See also In re Davis's Estate, 312 Mich. 258, 265-266; 20 N.W.2d 181 (1945), in which the Court declined to allow as a charge against the estate attorney's fees for defending the administrator against charges of fraud even though the administrator prevailed. The Court found that the administrator had unnecessarily involved himself in a situation which he should have known would result in litigation.
Because the orderly administration of an estate requires that fiduciaries not be changed unnecessarily, we hold that attorney's fees for defending the fiduciary may be chargeable to the estate. However, the Baldwin and Davis cases show that, where the fiduciary does not completely prevail, or where the fiduciary was partially to blame for bringing about unnecessary litigation, the fiduciary rather than the estate should be responsible for the attorney's fees.
"[A]s a general proposition it may be stated that before such an item may be charged against the estate it must be shown that the services rendered were beneficial to the estate as a whole rather than to an individual or group of individuals interested therein. * * *
"A doctrine which permits a decedent's estate to be so charged, should, however, in our opinion, be applied with caution and its operation limited to those cases in which the services performed have not only been distinctly beneficial to the estate, but became necessary either by reason of laches, negligence or fraud of the legal representative of the estate."
See also Merkel v Long, 372 Mich. 144; 125 N.W.2d 284 (1963), and Merkel v Long (On Rehearing), 375 Mich. 214; 134 N.W.2d 179 (1965). Because Becht v Miller involved the administrator of a decedent's estate, whose duties are ordinarily confined to matters involving property, while pursuant to MCL 700.431; MSA 27.5431 the guardian of a minor exercises the powers and responsibilities of a parent, in a case involving a guardian of a minor, the rule stated in Becht v Miller may be expanded to include services which became necessary for reasons other than the laches, negligence, or fraud of the guardian. However, the rule must still be applied with caution.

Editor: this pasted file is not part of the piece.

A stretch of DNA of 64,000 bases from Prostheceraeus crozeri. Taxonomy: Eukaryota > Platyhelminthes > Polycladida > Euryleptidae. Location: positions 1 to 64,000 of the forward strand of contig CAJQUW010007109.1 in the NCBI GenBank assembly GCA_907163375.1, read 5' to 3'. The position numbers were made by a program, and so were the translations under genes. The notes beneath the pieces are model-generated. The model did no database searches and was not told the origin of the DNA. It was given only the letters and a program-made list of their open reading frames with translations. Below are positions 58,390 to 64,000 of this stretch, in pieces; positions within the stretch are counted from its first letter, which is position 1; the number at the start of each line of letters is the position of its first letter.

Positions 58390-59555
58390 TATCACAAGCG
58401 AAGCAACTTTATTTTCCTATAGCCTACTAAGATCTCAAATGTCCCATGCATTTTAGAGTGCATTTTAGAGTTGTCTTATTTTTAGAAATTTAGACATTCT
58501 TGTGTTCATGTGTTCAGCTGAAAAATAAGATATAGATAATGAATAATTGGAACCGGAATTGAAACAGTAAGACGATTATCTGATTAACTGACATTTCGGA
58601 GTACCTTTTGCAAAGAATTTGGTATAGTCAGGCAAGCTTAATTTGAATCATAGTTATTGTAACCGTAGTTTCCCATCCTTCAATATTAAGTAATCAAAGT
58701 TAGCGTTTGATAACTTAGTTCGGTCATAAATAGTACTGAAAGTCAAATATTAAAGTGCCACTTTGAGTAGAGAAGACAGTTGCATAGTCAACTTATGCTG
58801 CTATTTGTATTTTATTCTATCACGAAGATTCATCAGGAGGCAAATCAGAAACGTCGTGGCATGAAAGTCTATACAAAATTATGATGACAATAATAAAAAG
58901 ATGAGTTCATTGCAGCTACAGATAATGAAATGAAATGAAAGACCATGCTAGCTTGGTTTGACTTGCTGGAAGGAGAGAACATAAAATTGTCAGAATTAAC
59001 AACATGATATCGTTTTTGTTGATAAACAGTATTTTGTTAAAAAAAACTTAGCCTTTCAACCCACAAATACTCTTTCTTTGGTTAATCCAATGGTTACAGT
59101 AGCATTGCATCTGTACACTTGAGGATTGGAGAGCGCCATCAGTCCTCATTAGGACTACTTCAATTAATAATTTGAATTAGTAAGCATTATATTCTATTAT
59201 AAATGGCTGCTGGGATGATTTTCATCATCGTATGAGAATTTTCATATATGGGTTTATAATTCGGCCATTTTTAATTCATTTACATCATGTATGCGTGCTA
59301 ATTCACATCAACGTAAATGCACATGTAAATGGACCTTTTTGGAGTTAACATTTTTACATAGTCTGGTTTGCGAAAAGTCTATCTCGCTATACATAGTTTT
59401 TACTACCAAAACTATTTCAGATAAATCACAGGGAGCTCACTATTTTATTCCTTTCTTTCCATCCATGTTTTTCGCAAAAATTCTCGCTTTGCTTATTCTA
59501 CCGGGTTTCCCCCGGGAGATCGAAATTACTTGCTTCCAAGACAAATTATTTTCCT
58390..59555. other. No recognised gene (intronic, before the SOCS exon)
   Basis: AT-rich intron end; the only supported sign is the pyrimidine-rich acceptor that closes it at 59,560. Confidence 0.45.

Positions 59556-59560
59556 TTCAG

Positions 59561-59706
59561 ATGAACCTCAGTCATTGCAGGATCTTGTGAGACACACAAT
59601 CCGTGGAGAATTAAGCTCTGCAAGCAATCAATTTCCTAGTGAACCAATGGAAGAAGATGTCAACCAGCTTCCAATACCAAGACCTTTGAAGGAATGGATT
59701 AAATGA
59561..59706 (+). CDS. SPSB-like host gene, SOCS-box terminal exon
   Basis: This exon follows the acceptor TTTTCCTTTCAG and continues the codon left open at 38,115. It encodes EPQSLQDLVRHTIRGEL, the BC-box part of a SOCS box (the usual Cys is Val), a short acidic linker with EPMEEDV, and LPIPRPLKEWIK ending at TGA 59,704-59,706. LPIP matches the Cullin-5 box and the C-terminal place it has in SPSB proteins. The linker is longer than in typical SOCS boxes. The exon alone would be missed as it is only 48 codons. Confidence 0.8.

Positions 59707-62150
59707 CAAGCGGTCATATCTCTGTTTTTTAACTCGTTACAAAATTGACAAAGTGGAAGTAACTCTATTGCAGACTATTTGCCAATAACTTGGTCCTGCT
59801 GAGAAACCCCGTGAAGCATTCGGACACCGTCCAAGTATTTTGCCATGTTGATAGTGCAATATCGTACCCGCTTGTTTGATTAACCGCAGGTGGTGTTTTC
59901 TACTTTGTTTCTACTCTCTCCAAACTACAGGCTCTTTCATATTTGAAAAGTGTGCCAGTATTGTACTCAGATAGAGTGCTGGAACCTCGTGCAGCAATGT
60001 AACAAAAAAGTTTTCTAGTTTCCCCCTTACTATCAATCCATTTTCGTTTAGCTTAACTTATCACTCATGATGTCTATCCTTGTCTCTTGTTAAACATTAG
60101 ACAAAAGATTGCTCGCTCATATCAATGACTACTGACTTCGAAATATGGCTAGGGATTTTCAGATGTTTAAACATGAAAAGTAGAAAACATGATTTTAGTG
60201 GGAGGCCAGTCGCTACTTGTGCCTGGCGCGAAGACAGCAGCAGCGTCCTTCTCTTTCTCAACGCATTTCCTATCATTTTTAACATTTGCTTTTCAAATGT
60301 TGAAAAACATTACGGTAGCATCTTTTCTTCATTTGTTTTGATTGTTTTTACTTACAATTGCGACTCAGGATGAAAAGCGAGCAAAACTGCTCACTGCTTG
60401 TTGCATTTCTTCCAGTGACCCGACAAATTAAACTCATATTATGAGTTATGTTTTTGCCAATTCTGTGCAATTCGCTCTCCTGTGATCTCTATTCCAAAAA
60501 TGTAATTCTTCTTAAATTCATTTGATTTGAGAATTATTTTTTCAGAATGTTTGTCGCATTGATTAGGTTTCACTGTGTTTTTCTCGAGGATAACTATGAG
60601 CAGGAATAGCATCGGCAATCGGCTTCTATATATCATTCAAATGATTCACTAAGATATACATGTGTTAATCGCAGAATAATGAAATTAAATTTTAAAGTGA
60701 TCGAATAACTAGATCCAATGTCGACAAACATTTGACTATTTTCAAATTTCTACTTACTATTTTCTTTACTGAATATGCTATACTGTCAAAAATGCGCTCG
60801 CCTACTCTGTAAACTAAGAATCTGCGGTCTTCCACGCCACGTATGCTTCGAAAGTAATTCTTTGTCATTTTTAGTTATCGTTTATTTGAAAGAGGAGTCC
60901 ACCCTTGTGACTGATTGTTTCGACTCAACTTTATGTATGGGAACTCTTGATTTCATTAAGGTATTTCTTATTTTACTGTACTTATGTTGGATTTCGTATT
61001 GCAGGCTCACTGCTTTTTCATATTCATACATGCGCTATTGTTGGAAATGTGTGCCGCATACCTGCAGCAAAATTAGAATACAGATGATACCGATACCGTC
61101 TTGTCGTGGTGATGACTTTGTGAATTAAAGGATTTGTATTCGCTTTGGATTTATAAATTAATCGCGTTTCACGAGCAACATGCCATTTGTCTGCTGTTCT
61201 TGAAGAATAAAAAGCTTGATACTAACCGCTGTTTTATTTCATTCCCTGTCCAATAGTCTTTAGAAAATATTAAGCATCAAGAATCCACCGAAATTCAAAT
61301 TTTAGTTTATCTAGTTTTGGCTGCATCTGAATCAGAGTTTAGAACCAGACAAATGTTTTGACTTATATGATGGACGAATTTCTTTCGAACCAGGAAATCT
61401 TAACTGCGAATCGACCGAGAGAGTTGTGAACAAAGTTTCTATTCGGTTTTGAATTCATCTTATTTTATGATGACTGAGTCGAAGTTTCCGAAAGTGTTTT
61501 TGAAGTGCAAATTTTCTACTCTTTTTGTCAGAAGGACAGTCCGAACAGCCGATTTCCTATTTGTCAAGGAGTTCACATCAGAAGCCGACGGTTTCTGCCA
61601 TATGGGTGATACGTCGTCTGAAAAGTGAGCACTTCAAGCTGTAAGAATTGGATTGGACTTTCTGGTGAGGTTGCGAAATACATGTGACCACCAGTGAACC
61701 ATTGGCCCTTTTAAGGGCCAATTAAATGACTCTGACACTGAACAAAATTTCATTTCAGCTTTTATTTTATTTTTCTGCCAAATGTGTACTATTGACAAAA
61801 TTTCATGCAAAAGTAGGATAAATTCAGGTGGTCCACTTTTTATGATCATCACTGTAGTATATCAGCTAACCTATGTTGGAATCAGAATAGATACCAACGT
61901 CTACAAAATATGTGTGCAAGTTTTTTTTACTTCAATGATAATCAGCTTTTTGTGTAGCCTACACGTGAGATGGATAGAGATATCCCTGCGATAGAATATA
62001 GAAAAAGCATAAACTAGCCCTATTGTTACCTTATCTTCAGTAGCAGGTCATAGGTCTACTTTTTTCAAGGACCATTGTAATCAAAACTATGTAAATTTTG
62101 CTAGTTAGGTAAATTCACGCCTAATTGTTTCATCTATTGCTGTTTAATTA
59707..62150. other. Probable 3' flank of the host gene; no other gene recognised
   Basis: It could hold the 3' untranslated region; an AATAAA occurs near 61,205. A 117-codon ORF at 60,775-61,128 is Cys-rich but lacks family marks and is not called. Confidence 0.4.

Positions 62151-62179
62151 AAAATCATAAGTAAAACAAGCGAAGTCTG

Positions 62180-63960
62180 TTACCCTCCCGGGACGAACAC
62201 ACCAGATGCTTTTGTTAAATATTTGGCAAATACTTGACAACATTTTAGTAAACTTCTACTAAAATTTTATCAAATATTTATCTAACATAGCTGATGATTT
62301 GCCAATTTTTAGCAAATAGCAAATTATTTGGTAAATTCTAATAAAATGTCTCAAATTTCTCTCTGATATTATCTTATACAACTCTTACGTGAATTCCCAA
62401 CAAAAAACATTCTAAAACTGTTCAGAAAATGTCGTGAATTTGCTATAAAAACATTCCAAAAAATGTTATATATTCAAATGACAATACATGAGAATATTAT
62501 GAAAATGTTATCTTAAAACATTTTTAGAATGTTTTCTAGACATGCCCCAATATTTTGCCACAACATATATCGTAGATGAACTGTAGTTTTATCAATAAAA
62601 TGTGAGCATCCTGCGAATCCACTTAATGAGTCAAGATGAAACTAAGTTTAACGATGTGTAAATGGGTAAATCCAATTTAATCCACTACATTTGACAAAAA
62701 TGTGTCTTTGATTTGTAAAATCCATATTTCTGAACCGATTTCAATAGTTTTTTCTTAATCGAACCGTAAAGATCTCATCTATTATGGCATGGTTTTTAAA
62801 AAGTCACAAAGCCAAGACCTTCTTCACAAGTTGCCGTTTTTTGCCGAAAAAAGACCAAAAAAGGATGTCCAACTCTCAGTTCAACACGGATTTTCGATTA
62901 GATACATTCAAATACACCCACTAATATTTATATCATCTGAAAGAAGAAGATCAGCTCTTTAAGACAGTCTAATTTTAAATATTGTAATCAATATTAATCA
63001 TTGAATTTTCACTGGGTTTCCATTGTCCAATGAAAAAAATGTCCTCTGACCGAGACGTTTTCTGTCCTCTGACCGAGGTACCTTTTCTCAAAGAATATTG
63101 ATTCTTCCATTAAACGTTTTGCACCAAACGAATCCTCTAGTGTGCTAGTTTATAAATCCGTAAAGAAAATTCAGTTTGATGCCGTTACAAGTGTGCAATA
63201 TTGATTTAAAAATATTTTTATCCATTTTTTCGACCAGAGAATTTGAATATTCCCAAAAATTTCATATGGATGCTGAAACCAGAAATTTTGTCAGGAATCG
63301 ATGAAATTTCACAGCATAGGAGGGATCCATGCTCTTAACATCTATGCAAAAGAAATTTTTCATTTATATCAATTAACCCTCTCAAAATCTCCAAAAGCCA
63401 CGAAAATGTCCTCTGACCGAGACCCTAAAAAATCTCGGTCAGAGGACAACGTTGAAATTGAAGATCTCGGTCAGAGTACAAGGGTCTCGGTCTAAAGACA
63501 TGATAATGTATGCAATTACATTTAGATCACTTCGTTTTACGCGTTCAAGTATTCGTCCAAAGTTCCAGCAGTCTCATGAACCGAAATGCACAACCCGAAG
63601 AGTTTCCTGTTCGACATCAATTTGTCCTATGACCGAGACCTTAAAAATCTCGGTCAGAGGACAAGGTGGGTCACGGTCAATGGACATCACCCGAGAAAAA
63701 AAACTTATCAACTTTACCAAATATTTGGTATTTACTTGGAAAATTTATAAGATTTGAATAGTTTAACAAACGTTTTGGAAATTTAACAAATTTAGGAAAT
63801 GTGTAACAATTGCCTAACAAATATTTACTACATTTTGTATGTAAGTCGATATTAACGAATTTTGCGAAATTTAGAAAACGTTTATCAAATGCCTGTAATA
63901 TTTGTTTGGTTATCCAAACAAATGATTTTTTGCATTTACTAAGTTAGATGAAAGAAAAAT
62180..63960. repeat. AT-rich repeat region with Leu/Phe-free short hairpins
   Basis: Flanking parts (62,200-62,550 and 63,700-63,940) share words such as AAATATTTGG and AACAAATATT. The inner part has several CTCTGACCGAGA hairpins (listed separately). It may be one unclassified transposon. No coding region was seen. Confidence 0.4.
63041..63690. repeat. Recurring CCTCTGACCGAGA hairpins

We have found no authority authorizing payment of the attorney fees of the losing party, whether a fiduciary or an individual not acting as a fiduciary, or authorizing payment of the attorney fees of both sides. Here the probate court found that both sides performed a benefit to the estate because both sides were motivated by concern for the best interests of the child and raised arguably meritorious issues in good faith. We cannot agree. Litigation may sometimes be necessary to achieve a benefit to an estate, but litigation is not in itself beneficial. The probate court's result encourages the parties to litigate rather than settle their disputes, with a consequent increase in cost to the estate.
On remand, the probate court shall determine in accordance with the foregoing what attorney fees, if any, the estate of Marcus shall be required to pay.
Reversed and remanded for further proceedings consistent with this opinion. We retain no jurisdiction.